Horowitz: I actually think the run-of-the-mill all-American kids, even the ones who vote for the Democrats, are (quietly) on our side on this one. I begin my speeches by explaining the poster we have created which shows a Muslim woman having her head blown off by a Taliban soldier for sexual improprieties. I refer to the 130 million Muslim women who have had their genitals sliced off without anesthetic to conform to some barbaric Muslim custom. I recall the 200,000 moderate Muslims slaughtered by Islamo-fascists in Algeria calling themselves “al Qaeda in the Islamic Maghreb.” The room gets pretty silent after that.

Lopez: Have you had any good, instructive debates on campus on this topic?

Horowitz: No. Read Barbara Ehrenreich’s hate screed in the current Nation and you’ll get a picture of the intellectual level of the opposition. It’s all ad hominem libels of Coulter, Santorum, and me. There isn’t a substantive argument. But then when has the Left managed to put together a substantive argument?

Lopez: What do you find resonates the most with kids?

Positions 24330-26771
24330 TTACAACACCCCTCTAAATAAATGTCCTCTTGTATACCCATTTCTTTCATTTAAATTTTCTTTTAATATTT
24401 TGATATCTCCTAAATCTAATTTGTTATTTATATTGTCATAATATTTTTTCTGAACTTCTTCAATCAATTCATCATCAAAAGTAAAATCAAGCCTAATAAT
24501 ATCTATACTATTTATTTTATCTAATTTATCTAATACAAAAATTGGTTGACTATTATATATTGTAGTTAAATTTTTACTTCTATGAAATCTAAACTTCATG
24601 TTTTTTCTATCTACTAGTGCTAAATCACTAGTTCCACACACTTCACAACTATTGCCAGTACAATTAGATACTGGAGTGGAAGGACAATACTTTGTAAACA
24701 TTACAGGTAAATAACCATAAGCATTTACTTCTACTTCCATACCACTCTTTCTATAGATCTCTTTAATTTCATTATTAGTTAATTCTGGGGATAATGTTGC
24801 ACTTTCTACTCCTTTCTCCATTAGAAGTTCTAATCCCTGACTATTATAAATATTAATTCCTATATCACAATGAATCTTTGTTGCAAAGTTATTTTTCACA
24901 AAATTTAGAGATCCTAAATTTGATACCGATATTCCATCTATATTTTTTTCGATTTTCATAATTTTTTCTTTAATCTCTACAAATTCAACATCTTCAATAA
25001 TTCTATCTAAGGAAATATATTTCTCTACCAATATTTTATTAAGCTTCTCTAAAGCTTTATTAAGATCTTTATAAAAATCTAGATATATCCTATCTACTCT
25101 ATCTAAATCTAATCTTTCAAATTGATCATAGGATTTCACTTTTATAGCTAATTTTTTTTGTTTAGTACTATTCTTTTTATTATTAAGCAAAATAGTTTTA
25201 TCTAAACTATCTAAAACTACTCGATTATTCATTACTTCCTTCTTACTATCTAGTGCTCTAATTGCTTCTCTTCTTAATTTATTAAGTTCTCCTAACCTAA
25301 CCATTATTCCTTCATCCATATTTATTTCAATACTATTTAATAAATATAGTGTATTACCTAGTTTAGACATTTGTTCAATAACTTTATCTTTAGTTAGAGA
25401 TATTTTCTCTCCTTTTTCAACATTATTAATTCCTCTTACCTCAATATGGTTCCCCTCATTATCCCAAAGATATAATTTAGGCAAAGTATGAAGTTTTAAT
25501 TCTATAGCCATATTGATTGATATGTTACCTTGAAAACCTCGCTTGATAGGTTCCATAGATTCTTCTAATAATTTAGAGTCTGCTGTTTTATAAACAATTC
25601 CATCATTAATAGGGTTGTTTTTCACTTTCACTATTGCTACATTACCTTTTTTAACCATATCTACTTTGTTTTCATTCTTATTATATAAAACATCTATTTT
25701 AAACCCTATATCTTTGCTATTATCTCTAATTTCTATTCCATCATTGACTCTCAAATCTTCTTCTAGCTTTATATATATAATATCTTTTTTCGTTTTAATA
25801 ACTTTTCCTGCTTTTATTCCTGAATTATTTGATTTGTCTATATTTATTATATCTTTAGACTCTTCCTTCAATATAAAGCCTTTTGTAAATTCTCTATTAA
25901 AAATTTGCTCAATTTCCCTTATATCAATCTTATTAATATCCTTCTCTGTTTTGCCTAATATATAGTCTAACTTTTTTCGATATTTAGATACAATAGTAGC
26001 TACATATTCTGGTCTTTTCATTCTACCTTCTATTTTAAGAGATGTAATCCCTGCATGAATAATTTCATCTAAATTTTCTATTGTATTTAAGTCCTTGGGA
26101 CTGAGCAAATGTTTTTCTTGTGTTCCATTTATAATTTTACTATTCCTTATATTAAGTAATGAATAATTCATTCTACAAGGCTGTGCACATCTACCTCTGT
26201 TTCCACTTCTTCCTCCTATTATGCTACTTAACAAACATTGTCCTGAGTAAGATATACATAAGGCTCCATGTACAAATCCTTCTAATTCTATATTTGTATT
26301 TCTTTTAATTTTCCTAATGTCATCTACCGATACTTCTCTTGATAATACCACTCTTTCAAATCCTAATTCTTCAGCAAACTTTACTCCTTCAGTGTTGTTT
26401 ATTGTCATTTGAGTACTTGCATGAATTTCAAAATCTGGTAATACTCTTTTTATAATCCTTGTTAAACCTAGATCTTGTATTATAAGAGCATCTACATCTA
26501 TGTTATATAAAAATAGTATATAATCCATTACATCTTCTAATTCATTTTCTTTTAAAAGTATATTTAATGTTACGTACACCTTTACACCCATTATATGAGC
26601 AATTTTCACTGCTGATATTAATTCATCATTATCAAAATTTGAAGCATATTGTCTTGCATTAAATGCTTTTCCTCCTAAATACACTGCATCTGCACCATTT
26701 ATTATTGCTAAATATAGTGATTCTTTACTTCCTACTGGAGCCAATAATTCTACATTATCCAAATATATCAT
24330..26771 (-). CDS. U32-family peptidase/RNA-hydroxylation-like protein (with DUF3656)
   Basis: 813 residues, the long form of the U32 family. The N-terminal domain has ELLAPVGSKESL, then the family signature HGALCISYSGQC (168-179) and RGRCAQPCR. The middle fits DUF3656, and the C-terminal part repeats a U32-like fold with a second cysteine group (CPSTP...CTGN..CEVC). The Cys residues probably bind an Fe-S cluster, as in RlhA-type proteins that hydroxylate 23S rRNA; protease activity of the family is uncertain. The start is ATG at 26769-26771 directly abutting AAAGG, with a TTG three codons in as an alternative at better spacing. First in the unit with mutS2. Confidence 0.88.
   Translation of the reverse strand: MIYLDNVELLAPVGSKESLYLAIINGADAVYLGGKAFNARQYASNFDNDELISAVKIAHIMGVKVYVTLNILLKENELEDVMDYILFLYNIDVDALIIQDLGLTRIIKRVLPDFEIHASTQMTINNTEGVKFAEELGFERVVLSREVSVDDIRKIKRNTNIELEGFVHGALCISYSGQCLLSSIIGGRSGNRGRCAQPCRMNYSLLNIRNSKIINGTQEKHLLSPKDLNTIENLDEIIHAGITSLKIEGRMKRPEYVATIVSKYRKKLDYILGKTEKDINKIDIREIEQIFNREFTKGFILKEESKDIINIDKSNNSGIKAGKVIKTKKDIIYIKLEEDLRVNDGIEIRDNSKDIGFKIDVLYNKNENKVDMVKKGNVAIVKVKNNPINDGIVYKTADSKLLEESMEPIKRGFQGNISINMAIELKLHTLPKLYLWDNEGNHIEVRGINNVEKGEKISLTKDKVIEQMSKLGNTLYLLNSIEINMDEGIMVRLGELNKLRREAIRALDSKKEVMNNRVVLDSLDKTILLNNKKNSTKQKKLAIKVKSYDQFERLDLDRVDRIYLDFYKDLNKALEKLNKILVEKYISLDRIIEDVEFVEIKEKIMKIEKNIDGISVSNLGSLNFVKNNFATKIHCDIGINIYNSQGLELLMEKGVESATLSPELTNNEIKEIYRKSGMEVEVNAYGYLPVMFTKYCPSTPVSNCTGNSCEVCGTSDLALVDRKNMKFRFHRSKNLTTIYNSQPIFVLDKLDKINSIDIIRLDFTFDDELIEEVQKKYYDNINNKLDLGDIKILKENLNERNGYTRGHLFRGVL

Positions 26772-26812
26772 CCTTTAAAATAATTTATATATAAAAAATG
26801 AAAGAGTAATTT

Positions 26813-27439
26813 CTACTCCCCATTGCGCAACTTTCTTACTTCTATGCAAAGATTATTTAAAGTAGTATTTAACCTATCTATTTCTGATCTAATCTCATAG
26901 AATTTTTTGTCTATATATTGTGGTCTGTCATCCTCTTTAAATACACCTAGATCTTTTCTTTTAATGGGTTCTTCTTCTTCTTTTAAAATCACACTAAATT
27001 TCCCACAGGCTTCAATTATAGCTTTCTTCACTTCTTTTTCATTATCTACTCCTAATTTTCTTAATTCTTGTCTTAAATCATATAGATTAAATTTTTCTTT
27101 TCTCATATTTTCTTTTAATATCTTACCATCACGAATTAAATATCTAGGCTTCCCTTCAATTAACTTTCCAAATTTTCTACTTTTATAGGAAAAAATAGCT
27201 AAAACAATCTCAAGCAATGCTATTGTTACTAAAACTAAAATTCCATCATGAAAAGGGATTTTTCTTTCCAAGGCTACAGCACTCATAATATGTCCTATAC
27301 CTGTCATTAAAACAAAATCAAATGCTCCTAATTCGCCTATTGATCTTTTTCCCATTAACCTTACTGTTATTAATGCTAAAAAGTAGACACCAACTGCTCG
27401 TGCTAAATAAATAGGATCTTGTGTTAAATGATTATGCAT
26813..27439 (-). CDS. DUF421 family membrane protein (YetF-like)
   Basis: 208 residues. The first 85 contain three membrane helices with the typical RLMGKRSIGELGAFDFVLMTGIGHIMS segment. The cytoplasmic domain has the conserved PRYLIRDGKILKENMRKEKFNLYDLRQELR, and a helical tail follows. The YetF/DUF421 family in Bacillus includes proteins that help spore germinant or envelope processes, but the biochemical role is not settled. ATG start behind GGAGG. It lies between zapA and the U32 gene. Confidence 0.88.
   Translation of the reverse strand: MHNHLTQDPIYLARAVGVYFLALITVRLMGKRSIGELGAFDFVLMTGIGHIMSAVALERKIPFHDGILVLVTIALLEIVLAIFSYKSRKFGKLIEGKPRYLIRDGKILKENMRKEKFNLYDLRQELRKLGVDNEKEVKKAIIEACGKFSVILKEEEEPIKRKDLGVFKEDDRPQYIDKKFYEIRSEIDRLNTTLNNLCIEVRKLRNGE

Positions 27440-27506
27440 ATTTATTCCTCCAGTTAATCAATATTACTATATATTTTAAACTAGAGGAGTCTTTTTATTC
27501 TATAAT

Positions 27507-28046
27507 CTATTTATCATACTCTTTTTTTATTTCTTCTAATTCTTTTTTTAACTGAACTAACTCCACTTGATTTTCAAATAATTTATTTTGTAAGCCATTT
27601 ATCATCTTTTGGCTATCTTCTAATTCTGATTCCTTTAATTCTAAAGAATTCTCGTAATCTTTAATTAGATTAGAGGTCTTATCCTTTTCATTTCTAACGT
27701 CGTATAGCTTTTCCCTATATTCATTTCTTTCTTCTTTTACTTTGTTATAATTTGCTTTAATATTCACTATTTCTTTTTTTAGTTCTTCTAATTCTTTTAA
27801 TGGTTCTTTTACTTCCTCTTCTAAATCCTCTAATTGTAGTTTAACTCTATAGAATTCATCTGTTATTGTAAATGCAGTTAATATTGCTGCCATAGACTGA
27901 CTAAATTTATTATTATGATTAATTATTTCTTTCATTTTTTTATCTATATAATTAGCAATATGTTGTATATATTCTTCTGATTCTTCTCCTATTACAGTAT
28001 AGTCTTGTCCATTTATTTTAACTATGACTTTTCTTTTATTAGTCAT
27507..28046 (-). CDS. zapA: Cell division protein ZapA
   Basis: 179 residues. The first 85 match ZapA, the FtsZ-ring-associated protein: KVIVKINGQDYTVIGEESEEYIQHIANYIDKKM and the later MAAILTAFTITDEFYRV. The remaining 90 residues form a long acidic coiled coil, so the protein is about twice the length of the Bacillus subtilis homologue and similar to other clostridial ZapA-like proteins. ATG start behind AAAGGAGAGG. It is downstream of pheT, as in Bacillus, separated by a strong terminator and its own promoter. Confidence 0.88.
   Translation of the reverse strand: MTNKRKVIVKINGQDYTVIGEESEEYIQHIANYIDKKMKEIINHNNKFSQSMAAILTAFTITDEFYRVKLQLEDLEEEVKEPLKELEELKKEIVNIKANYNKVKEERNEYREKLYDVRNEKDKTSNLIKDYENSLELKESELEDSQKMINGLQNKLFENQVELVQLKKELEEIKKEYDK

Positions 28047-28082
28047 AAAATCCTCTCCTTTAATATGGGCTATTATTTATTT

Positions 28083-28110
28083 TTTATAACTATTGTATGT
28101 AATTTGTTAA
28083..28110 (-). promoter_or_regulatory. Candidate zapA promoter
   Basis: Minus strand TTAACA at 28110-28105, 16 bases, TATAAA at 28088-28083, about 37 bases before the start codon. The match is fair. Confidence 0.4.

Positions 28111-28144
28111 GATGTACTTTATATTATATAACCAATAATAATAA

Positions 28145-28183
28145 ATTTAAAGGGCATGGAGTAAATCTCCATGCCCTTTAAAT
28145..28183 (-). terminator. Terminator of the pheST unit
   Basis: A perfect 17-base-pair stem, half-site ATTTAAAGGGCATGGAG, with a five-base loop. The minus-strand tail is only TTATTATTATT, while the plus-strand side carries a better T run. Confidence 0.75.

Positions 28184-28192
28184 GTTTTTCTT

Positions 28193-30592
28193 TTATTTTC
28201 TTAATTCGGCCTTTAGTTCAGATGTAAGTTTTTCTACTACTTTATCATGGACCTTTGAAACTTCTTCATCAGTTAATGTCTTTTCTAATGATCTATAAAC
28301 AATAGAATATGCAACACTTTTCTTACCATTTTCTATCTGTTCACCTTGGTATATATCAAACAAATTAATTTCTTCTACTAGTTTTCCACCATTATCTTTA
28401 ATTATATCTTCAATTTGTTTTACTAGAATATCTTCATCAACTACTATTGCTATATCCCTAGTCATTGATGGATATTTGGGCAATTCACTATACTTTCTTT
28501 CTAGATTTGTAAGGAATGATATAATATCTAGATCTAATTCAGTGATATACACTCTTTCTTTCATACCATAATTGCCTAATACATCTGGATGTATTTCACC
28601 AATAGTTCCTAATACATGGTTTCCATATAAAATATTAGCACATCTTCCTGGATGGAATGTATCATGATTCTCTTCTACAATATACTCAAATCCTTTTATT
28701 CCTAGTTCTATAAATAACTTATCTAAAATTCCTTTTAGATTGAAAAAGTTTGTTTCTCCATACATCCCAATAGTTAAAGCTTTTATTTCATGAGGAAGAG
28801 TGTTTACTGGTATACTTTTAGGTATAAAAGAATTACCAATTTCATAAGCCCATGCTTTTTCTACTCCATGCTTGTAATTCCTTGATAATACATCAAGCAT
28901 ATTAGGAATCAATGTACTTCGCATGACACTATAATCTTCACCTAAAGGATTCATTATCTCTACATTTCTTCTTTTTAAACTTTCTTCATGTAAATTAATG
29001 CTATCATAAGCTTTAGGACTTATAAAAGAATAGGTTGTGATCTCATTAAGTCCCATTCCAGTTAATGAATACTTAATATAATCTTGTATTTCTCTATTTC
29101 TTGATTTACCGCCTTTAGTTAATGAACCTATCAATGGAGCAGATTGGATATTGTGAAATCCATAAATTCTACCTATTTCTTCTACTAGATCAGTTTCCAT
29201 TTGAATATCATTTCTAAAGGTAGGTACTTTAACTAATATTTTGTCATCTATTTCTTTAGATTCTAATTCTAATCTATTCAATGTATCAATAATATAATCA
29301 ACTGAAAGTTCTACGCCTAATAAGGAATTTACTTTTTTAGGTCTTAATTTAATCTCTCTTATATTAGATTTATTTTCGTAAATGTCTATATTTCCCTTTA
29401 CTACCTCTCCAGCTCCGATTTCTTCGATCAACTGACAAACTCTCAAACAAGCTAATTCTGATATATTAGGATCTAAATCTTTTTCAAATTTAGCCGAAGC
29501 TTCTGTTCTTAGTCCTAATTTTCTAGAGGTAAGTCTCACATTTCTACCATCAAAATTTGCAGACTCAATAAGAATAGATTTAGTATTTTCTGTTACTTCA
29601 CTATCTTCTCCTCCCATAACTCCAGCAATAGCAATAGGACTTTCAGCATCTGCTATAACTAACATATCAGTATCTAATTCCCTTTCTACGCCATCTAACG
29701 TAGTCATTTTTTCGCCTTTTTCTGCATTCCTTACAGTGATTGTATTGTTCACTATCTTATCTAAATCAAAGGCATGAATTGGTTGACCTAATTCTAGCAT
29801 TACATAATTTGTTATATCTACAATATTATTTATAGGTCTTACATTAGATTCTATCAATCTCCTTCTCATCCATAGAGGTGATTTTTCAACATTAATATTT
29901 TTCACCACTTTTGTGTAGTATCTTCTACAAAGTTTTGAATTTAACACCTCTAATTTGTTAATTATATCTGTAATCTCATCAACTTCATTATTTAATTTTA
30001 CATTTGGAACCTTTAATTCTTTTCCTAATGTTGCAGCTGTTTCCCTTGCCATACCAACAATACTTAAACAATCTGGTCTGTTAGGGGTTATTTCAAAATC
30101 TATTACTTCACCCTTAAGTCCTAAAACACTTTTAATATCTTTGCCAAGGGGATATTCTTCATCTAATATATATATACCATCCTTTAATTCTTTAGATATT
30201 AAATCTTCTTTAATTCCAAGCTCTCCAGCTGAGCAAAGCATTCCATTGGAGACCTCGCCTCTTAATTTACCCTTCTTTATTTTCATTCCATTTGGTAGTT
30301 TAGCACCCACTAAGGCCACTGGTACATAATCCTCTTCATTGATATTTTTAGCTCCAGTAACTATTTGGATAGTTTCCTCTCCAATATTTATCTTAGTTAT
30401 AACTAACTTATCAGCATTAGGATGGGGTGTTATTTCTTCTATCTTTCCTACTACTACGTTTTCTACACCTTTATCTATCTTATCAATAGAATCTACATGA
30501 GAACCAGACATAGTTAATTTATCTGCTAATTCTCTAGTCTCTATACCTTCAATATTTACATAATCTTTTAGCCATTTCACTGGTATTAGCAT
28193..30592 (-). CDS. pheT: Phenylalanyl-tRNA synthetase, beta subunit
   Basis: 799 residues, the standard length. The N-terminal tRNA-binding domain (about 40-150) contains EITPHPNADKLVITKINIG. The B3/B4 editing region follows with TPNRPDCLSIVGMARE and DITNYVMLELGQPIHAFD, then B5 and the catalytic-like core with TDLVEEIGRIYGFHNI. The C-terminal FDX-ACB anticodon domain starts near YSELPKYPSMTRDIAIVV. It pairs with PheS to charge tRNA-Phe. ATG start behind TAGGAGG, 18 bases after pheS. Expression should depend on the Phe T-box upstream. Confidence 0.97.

Horowitz: The fact that we are supporting peaceful Muslims against the Islamo-Fascists.

Lopez: Why do you call it “Islamo-facism” vs. radical Islam or something else?

Horowitz: First of all it’s a totalitarian doctrine and this is important. In Iran the state just outlawed hand-holding by couples in public, enforced by the “modesty police.” Second, radical Islam is historically linked with Nazism (it’s founder Hassan al Banna was an admirer of Hitler, the Brotherhood, and the Palestinians worked with Hitler and the entire jihadist movement has embraced genocidal Jew hatred). Third, in political war which is what the Lleft has declared on us, it’s important to have an emotional label you can stick your enemies with. And it upsets them as well, which is an added fillip. One of the attacks on us actually said “How dare they parade as anti-fascists!” My reply? Get used to it.

Lopez: How do you define it?

Horowitz: Christopher Hitchens has an excellent article in Slate explaining the term and why it is appropriate.

Lopez: Do any politicians speak to the threat that is Islamo-facism to a degree that suits you?

Horowitz: Rick Santorum, which is why he is one of our speakers. Although I’ve been told that all the Republican presidential candidates have used it during recent debates (which I don’t watch). If that’s so, it’s very encouraging. Republicans, conservatives, patriots need to go on the offensive.

Lopez: How similar is Islamo-facism to Soviet Communism?